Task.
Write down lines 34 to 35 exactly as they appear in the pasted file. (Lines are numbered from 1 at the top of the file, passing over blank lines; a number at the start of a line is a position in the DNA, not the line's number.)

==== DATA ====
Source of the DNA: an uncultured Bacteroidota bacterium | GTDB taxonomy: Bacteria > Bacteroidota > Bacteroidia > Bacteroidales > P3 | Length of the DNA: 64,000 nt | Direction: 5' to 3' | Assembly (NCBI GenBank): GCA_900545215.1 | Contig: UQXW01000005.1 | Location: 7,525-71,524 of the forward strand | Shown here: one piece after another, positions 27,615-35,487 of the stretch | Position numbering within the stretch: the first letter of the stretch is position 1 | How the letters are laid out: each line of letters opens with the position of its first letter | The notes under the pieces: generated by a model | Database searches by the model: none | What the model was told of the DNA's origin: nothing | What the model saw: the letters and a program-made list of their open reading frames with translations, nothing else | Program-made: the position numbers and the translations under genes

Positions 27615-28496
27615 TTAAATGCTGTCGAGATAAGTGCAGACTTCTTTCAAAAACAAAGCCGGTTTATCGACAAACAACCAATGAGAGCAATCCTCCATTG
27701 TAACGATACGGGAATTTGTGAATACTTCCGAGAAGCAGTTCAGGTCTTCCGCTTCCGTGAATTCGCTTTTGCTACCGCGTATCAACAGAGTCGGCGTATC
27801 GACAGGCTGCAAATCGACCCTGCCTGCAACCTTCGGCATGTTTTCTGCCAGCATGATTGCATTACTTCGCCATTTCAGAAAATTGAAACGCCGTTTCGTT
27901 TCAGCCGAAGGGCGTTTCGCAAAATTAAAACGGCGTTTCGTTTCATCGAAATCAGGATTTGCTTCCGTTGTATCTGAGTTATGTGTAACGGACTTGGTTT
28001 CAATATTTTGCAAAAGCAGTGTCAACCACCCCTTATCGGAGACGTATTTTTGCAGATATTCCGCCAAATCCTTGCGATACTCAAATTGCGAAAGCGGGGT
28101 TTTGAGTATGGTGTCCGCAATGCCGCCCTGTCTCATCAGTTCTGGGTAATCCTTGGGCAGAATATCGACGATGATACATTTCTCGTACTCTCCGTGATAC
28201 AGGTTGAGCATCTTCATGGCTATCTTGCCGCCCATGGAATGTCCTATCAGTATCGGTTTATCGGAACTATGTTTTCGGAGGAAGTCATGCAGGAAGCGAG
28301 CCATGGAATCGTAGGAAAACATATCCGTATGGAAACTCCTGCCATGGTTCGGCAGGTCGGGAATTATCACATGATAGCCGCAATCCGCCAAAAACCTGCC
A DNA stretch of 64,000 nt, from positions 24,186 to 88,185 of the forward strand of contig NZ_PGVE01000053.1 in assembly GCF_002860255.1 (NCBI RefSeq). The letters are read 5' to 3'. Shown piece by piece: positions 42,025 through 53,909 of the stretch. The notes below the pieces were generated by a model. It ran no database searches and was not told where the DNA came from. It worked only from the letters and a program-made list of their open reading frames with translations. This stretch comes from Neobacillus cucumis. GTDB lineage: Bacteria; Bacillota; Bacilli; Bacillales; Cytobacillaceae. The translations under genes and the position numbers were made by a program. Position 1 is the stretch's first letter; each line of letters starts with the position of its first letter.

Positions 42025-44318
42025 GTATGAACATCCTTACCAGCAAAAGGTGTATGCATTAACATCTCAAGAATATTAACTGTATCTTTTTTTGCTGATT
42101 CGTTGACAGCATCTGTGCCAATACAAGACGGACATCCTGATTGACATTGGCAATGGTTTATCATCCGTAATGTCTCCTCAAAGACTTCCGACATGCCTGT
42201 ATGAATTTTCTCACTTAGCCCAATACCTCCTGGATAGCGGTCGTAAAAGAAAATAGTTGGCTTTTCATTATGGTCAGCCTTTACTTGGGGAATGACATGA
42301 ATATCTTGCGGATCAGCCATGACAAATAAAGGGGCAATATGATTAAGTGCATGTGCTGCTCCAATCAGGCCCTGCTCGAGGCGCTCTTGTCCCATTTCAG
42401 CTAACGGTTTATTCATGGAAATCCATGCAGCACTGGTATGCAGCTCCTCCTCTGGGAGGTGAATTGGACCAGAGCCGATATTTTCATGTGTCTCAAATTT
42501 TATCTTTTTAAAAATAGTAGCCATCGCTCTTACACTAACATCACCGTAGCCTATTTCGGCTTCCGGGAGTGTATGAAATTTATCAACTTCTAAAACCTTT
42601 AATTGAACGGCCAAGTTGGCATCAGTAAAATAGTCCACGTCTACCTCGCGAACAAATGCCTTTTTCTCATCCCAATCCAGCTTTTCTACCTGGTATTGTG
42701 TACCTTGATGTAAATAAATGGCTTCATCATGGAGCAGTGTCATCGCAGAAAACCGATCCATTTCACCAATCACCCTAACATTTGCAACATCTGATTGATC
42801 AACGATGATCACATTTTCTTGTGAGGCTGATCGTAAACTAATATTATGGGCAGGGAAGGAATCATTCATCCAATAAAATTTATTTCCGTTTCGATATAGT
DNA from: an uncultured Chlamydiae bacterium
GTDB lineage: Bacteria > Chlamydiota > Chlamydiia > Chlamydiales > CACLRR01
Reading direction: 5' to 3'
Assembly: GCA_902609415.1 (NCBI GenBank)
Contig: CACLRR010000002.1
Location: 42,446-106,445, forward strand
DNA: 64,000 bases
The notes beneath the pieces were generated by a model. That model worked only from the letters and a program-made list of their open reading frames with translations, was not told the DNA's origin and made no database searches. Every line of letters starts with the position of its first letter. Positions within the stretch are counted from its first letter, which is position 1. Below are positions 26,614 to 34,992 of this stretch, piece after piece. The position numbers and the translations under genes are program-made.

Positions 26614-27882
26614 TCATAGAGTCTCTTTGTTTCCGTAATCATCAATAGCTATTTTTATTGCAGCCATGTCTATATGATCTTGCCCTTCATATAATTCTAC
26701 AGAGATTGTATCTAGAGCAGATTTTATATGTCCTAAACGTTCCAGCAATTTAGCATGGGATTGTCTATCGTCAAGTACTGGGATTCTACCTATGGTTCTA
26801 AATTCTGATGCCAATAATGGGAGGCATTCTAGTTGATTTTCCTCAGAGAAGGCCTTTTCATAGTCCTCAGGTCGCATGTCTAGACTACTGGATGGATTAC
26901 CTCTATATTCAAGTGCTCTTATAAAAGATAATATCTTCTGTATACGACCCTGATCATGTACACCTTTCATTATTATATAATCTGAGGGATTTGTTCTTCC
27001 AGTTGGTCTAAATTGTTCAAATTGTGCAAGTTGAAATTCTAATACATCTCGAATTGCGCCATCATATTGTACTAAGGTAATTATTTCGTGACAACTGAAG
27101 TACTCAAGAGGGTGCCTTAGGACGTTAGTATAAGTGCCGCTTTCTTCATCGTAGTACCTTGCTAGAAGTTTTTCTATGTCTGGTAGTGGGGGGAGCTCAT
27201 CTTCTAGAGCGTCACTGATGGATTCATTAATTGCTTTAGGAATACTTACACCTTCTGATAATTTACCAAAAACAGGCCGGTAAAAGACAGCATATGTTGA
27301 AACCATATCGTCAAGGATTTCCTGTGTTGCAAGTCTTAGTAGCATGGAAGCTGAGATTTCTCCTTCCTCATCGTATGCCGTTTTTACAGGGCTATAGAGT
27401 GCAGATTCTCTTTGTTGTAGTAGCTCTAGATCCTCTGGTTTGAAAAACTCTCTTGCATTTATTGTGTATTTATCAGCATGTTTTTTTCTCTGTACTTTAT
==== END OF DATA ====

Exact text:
26901 CTCTATATTCAAGTGCTCTTATAAAAGATAATATCTTCTGTATACGACCCTGATCATGTACACCTTTCATTATTATATAATCTGAGGGATTTGTTCTTCC
27001 AGTTGGTCTAAATTGTTCAAATTGTGCAAGTTGAAATTCTAATACATCTCGAATTGCGCCATCATATTGTACTAAGGTAATTATTTCGTGACAACTGAAG